True Life: I commute to Canisius

By Amanda Weber

Features Contributor

Although it may initially seem rare, those who commute to Canisius are not as uncommon as one might believe. When I made the decision to transfer to Canisius last semester, I had to decide whether to live at home or jump back into the dorming scene. After remembering the struggles of communal bathrooms during freshman year, I decided that a break was needed. Although the idea of living with your parents may seem a tad embarrassing, the idea of not having to pay for dorming definitely isn’t. While dorming may be right for some, commuting may be right for others. However, just because it is the best fit, this doesn’t mean that those who commute don’t pose the question: “Why didn’t I just dorm?”

Even though commuting isn’t too crazy of an idea, people don’t seem to know too much about it at Canisius. When I reveal my status as a commuter, the first response I always get is, “You must live really close in order to drive here.” The answer to that question, sadly, is no. My house is located on the border of Hamburg and Orchard Park. If you don’t know where that is, it is in the Southtowns. If you don’t know what the Southtowns are, this is the area that got seven feet of lake effect snow during “Snowvember.” In order to detail the struggle, it is important to note that the 30 to 35 minute drive from my house to Canisius involves four major roadways. After taking Route 219 to the I-90 to the NY Route 33 to the NY Route 198 to the Main Street Exit, you think the treacherous journey is finally over. However, you get to deal with Canisius College’s legendary parking ramp next. For those who commute, the parking ramp may not be your best friend. If we are being honest, the parking ramp is hated and feared by all. The physical structure of the parking ramp is deteriorating while the people that park there often display an inability to park within the yellow lines. Although I have only been here for a little over one semester, there have been countless occasions where one last parking spot is open. After mentally cheering that you won’t be late to your first class, you discover that the car parked over the line and did not leave room for your car. Thankfully, my small Chevy Cobalt can squeeze into some of those tight spaces. Some unfortunate commuters, like fellow Features Contributor and friend, Becca Hartman, struggle finding a space for their larger vehicles. The lesson here is that all who park in the ramp should be mindful and aware of how they park their cars. In other words, please learn how to park.

The second question people usually have is: “If you don’t live close, how do you manage to wake up and get ready every day?” The answer to this question is: “The struggle is real.” When I went to SUNY Geneseo my freshman year, my dorm was about a five minute walk from all of my classes. Therefore, coming from an all-girls Catholic school where nobody cared how you looked, waking up exactly 10 minutes before my first class was my idea of a successful morning. However, I learned very quickly that getting to Canisius on time meant I had to tack on time to wake up, start my car, get ready, drive 35 minutes, and find a parking space. Some advice to fellow commuters, if you want to look better than I do every day, is to make sure you set a few alarms on your phone in order to wake up on time. Also, if you have to drive to Canisius on the thruway for an 8:30 a.m. class, you will probably get stuck in rush hour traffic. If you can, try to schedule your classes a little later to avoid this issue. Finally, don’t let the commute stress you out too much. Although it can be a hassle, the drive is never as bad as you dread it will be in the morning and there are numerous benefits that come with commuting.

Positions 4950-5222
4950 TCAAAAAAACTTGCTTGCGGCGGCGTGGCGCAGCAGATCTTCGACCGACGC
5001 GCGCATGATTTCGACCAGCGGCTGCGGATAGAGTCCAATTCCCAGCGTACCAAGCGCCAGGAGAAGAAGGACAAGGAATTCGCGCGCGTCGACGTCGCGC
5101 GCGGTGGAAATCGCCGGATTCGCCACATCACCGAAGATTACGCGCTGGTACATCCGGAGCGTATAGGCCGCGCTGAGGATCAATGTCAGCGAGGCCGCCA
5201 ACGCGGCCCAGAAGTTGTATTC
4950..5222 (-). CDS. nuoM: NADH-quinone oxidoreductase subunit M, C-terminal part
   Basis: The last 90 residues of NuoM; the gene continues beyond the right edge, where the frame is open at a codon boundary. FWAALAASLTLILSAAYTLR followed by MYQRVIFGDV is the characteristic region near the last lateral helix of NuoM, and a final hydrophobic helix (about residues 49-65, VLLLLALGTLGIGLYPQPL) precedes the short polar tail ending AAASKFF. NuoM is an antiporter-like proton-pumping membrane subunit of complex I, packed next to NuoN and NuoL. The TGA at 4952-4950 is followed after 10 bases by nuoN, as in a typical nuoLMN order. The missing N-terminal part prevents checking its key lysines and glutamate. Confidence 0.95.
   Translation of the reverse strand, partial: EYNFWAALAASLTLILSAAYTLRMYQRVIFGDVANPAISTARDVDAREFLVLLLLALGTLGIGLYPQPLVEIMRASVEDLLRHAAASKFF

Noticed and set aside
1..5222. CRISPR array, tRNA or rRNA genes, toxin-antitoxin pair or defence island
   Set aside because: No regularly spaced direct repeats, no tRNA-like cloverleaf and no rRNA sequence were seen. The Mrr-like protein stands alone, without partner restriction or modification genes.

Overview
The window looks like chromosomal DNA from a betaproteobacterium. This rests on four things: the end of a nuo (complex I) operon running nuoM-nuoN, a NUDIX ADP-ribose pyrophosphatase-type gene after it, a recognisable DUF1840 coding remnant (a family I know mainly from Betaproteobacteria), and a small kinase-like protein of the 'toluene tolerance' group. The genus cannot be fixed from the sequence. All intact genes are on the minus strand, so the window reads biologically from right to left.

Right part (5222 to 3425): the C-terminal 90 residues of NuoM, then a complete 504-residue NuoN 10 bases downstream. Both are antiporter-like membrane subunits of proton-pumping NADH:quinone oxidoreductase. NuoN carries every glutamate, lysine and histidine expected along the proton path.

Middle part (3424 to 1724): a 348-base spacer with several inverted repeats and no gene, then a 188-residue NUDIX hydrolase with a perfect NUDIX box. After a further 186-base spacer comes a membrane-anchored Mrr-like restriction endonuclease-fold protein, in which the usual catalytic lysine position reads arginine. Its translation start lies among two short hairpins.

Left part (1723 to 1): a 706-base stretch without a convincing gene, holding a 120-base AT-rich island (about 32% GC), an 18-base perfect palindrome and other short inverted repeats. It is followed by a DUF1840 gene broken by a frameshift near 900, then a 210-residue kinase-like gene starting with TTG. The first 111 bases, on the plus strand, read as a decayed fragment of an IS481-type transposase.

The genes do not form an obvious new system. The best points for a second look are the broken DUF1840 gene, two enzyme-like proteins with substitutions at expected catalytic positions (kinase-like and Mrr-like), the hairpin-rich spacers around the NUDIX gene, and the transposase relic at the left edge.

In addition to the negatives, there are benefits and positive aspects to commuting. One benefit is the walkway between the parking ramp and Science Hall. This allows commuters to escape the freezing temperatures and snow for at least a little while. Another positive is how commuters can relate to each other and stick together. It’s pretty easy to bond with someone over your shared hatred for the parking ramp. You can’t help but internally scream with agreement when the girl in your public speaking class says she would fix and expand the parking ramp if she had one million dollars.

Another benefit of commuting: getting to see your pets. For anyone who dorms and misses their pets, I apologize. I know that you struggle when you see someone post a cute photo with his or her dog and it makes you miss yours. Finally, what makes commuting all worth it for me is family.  I can only hope that where you call home, even if it is a dorm room, is a sanctuary. When I am upset, I instantly feel better as soon as I walk through those doors and see my family. If I get a bad grade on a test or I have three papers to write for the week, I know that I have a place to get away and a little brother who will always love me, no matter what grade-point-average my transcript has on it. Even though college is a time to learn and get a great education, it is also a time to have fun and relax before the “real world” rears its ugly head. So, I am going to spend my college years with the people I love most. Although the daily struggles continue, being able to end every day surrounded by those I love most is a wonderful thing.

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